If you go online now and buy a brand new Yamaha grand it’ll cost you something like £75,000, maybe a few thousand squid cheaper than the premiership equivalent but not to be sneered at. More importantly, as with all new grands, it won’t show up at your house next week — there is a waiting list. They don’t have piles of them lying around in hopes of a sale. You can imagine, there’s also a healthy second-hand market, so buying a brand new piano is a particular kind of decision. You’ll wait. Pianos don’t instantly lose a huge chunk of their retail value upon leaving the showroom. Your piano’s life should be long and storied.
Early Spring 2011, Yamaha had apparently finished the main construction — but not the intricate inside work — on Falmouth’s pair of ordered pianos when, on 11th March, Japan was hit by the horrifying Tōhoku earthquake and tsunami, that killed many thousands of people on the north-east coast. It was the world’s fourth most powerful earthquake in recorded history. Thirty to forty metre high tsunami, covering the deep water distance from the epicentre to the coastline at over 400 miles an hour, devastated the region. The water made it as far as six miles inland in some places. People in Sendai had less than ten minutes’ notice that the waves were coming. That single earthquake moved Planet Earth at least 10cm on its axis and shifted the entire island of Honshu (Japan’s main island, itself bigger than the British mainland) almost 2.5 metres to the east.
Somehow, the Yamaha workshop holding the pianos survived. But many of the company’s master craftmakers’ lives were lost. Many more lost loved ones, were displaced with — or without — their families, the trauma was vast. As Japan grieved and began to clear up the incredible wreckage in the north-east (and as the terrifying nuclear disaster at Fukushima unfolded on that same bit of coast), the surviving piano makers returned to their waiting workshop of undamaged CF6s and began to complete their masters’ labour.
Falmouth was warned they’d need to wait longer for delivery, while a new team led by former apprentices finished the work on the pianos. The university decided to honour the order and wait it out. Just shy of a year after the original due date, the pair of CF6 grand pianos showed up.
I didn’t know this story at all, when I first encountered them. I was down to Falmouth to give a songwriting seminar and probably play a small show in the evening. Alone in the spotless rectangular AMATA lecture space that doubles as a studio-sized concert hall, I tried both pianos on the same morning. I was blown away, to the point of being actively confused as to how they were so perfect. For me, they were far warmer than how I imagine Yamaha grands, yet somehow they lost no clarity in that warmth. They were gentler, without being remotely soft. I couldn’t quite believe it and I said so, quite a bit, to anyone who’d listen. People were polite but underwhelmed by my enthusiasm. Yes, they agreed, like, they’re really good pianos. Um.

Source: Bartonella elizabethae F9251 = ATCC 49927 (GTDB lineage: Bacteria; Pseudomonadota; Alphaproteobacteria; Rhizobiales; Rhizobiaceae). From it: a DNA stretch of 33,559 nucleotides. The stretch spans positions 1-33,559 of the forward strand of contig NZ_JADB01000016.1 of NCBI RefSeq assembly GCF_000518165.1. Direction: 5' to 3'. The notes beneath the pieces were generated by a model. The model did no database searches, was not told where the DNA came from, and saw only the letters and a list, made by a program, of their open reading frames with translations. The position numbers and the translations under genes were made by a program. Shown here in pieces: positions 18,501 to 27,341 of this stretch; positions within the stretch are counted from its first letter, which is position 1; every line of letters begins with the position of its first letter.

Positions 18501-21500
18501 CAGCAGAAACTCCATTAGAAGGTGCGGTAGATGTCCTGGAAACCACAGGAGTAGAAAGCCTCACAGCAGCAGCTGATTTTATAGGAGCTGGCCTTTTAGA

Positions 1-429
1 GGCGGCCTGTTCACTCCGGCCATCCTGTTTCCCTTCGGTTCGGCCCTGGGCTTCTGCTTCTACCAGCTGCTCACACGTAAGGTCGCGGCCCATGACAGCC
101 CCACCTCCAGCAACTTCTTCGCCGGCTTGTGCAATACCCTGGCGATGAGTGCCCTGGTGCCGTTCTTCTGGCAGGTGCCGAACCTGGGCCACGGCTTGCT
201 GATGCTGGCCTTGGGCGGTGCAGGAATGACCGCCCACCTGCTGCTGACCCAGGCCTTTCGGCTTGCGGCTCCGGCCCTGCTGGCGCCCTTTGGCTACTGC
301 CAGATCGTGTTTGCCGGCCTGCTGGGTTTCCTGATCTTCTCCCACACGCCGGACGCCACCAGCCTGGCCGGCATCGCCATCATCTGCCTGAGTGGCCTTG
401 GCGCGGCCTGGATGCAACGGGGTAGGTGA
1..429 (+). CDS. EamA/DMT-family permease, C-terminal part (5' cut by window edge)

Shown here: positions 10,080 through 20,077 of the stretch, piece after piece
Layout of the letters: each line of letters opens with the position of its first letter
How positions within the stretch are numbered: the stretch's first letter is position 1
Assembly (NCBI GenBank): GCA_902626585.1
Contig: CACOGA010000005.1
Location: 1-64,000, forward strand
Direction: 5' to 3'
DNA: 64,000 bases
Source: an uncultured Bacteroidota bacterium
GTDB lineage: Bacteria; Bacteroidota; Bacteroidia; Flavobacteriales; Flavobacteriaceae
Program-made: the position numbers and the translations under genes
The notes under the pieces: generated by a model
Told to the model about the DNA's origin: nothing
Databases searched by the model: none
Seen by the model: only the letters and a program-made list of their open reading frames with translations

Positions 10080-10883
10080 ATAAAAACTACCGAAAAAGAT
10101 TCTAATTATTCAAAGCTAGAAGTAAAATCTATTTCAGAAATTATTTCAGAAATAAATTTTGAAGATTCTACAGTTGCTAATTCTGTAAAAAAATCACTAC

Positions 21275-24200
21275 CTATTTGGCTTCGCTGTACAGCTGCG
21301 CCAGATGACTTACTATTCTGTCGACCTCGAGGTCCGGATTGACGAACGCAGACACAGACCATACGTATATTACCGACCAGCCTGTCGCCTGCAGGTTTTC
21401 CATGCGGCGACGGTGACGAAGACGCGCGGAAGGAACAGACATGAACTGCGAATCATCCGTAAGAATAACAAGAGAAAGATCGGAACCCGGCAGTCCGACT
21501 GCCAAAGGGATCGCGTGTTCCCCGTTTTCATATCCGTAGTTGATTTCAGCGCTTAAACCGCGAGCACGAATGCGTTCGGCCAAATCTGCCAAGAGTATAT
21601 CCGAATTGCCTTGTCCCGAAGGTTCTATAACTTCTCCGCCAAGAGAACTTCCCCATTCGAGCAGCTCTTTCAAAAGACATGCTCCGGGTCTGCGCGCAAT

Later, a technician casually told me the origin story and why they’d been delayed. How they’d been completed by younger staff, determined to do their best by their lost craftmasters and get the orders out.
I swear, without having heard this creation myth attached to them, I would still be in awe of Falmouth’s two CF6s. They’re by far my favourite Yamaha grand pianos I’ve ever played — and they’re in my top five favourite ever pianos. I’ve not seen or heard this story anywhere, in relation to Yamaha piano manufacturing after the tsunami. It’s out there somewhere though, the real story in all its detail, waiting to be shared.
But in the years since, informally and anecdotally, I have noticed a steadily and consistently increasing sense of admiration for Yamaha grands, wherever I’ve found piano people. It does makes me wonder. Perhaps that overcoming of great trauma, that act of mourning and that determination to honour the lost in craft, has simply created better pianos ever since.
There is another, much more famous ‘tsunami piano’. This is the concert grand owned by Miyagi Agricultural High School in Natori, which is also (of course) a Yamaha. When the great waves ripped through the school, the piano was engulfed. It was badly damaged, yet it survived with its basic structure in one piece and somehow it was even still playable, albeit with a recipe of unusual timbres and imperfections across the range of its notes. This piano became quite well known locally, as a focal point for memories of the tsunami.
Not long afterwards, iconic composer Ryuchi Sakamoto discovered the piano and decided to preserve it as a piece of sound art: he hired Yamaha’s engineers to make the lightest touch possible repairs, to strengthen it, so that it would survive long-term as a piano, though without affecting or ‘fixing’ any of the unusual note sounds. Then Sakamoto designed a machine to automatically ‘play’ earthquakes from all around the world on the piano, live. His machine translates global seismic data into a ‘musical score’ of instructions for robot fingers to ‘play’ on the piano’s notes. I’ve not heard it and I can’t find it on YouTube. But I like to imagine it was those same engineers who finished the grand pianos that now live quietly in Cornwall.